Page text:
Kris Carlon / Android Authority
🎸 Good morning! I was at Tool last night here in Berlin! I’m still somewhat dazed. What a show…
India vs China: Frenemies
Xiaomi India MD Manu Jain (R) and Foxconn India head Josh Foulger.
“India Can’t Hang Up on Chinese Smartphones” is the title of a piece in the Wall Street Journal today, neatly tackling the on-again/off-again rivalry between the two most populous countries on the planet, that’s now focused on Xiaomi in India, with neither party able to leave the other.
- (Image above is of Xiaomi’s former head of India, and now global VP, Manu Jain, at a domestic Foxconn facility with Foxconn India’s Josh Foulger.)
- Throughout 2022, India has been issuing massive fines following investigations running for some months.
- Here’s the summary from the piece: “India and China are in a standoff again, but it isn’t at the border. India is investigating Chinese smartphone maker Xiaomi’s local subsidiary for alleged illegal royalty payments to foreign entities. Xiaomi has denied any wrongdoing and has complained to the courts that India’s financial crime-fighting agency used threats of physical violence to extract confessions, according to Reuters. The relationship between Asia’s largest and third-largest economy is nothing if not acrimonious.”
- There’s been two massive fines and some smaller ones: India’s finance crime-fighting agency, the Enforcement Directorate, recently seized a whopping $725 million from Xiaomi India.
- The Directorate alleged Xiaomi India “had made illegal remittances to foreign entities by passing them off as royalty payments.” (Reuters).
- Another $478 million was “frozen” in February.
- And another case earlier in the year from a different investigation saw Xiaomi having to pay $84.5 million for allegedly evading some import taxes.
- Various court cases to resolve the allegations are in effect, with one High Court unfreezing some of the cash and allowing Xiaomi to at least continue to operate in India.
- In total, fines and seizures equate to about half of Xiaomi’s annual profit. It’s a big, big deal.
But Xiaomi and India won’t be breaking up:
- That’s the outcome predicted by the WSJ: India, and Chinese smartphone makers, need each other.
- Quote: “Chinese smartphone players have been gaining market share in the country for years, according to Counterpoint data. Despite the Indian government’s rhetoric on self-reliance, the border clashes, and recent component shortages, Chinese smartphone companies’ share of the Indian market increased to 76% in 2021 from 60% in 2018.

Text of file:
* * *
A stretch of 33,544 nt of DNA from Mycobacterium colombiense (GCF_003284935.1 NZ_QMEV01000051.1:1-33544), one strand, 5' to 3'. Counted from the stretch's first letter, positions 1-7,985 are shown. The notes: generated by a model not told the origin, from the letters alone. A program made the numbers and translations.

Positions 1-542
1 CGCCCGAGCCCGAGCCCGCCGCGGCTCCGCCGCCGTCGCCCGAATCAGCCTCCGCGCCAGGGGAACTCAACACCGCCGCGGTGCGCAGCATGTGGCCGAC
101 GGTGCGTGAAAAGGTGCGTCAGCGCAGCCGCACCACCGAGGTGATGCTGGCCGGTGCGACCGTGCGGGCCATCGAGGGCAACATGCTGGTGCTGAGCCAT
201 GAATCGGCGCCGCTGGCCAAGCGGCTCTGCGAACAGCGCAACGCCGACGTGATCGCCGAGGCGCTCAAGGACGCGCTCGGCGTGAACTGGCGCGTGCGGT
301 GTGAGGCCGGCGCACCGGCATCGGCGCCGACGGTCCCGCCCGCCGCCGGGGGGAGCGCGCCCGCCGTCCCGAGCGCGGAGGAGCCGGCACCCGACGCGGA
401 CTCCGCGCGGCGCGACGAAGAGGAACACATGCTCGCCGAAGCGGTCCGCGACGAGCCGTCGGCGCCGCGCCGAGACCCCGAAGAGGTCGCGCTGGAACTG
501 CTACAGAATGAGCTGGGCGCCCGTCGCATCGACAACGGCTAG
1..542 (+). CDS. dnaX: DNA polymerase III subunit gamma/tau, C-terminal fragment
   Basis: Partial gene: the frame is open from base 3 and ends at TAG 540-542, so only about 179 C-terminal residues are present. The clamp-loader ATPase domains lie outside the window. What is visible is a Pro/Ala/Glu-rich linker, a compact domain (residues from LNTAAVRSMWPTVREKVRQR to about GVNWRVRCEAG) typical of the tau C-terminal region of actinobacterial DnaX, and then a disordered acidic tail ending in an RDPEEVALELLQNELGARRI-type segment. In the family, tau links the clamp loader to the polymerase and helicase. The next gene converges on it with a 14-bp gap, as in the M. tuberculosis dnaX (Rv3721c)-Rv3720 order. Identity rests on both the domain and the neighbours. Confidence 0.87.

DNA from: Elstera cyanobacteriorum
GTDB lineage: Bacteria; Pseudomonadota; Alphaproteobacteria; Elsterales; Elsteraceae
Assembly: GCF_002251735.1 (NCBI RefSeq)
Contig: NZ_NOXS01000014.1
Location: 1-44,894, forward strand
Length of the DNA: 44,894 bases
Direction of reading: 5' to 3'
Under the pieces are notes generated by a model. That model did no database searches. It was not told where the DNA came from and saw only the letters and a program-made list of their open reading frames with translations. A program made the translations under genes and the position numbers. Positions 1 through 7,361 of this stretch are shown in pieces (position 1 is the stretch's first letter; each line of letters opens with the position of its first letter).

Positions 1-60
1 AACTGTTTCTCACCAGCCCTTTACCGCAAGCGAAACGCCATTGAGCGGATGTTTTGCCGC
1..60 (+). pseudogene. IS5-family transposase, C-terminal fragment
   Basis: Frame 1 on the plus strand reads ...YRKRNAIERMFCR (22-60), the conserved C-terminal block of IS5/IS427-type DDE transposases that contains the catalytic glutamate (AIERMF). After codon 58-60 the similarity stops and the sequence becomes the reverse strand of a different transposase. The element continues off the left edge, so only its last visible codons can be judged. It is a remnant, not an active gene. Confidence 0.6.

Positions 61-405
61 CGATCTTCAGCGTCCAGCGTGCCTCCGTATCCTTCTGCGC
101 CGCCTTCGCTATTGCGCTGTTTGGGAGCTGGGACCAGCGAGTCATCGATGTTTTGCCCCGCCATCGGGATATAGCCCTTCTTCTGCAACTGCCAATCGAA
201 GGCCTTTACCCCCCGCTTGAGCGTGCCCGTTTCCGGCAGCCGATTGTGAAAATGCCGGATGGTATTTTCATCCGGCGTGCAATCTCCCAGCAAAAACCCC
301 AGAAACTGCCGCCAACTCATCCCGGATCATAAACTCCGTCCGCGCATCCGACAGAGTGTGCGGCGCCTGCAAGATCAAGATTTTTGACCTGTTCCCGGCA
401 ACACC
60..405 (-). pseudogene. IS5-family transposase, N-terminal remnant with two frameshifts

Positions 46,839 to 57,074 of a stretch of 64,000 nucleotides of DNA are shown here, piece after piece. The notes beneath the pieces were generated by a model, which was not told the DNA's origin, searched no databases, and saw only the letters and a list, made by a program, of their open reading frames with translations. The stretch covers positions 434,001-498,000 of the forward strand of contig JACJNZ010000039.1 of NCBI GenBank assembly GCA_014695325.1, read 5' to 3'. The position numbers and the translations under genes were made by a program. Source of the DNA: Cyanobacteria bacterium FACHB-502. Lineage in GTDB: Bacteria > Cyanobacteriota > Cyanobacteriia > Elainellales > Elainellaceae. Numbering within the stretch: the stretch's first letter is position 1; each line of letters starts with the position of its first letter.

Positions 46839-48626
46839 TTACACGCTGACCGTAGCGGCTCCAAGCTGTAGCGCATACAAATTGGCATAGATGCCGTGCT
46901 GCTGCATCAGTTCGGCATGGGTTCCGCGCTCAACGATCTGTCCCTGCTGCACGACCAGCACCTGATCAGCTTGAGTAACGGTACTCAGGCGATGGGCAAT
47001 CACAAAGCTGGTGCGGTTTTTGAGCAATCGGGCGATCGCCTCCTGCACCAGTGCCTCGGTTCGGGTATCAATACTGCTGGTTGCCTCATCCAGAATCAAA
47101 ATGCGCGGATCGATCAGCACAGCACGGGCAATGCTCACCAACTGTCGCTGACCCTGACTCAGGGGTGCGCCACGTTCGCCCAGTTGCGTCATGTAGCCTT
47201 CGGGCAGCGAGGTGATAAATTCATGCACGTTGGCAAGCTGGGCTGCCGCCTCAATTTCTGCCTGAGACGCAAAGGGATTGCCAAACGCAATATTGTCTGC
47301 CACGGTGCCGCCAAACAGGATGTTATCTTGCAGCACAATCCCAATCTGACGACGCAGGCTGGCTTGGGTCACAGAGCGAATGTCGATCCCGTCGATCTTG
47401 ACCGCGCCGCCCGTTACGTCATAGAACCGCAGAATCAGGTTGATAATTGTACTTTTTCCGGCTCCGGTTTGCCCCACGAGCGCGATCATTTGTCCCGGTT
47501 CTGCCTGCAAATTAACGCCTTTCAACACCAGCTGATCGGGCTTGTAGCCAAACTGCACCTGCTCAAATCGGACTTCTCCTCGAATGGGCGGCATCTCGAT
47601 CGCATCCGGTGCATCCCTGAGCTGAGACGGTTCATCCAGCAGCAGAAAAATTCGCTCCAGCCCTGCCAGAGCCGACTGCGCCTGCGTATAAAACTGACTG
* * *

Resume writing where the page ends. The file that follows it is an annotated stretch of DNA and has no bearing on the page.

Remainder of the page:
- “Of the top five best-selling smartphone brands in India, four of them are Chinese, with Xiaomi being the market leader, holding a 24.9% market share. Samsung is the only non-Chinese brand in the top tier… Samsung, Nokia, and some Indian brands have lost market share in India over the years to Chinese smartphone makers.”
- In addition, almost all of the Chinese smartphones in China are made in India: only 0.6% of 127 million sold last year were imported, and India accounted for 17% of global Chinese smartphone shipments, again according to Counterpoint.
- The potential for an Indian brand to disrupt the Indian domestic market seems to be there. By having manufacturing in the company, India will be growing its own manufacturing skill base.
- The problem is that the smartphone market is already largely saturated; phones at the value-end are hard to differentiate, and regular deals and sales cut margins to almost nothing on hardware, with some long-term earnings from ads, software, and ecosystem sales.
- A new major Indian entrant that could actually take market share would likely need to persist through making steep losses for some years.
🔨 Is the Google Pixel 6a just a little too expensive? (Android Authority).
🍎 Also, ICYMI: Apple is reportedly testing USB-C iPhones as the switch from Lightning to USB-C in the best-selling device of all time looks pretty certain to jump to a more universal port with iPhones in late 2023 (aka the iPhone 15), partly due to the EU (Android Authority). Ming-Chi Kuo reckons all the accessories would switch too (Twitter).
💻 A comprehensive overview of Windows 11 22H2, the OS’s first big yearly update (Ars Technica).
💑 People are dating all wrong, according to data science: A list of eight “irrelevant” factors that don’t seem to matter between people in long-term relationships (Wired).
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🔊 Podcast: Windows_Logon.wav: The death and rebirth of the Windows startup sound (Twenty Thousand Hertz).
Have a great start to your week!
Tristan Rayner, Senior Editor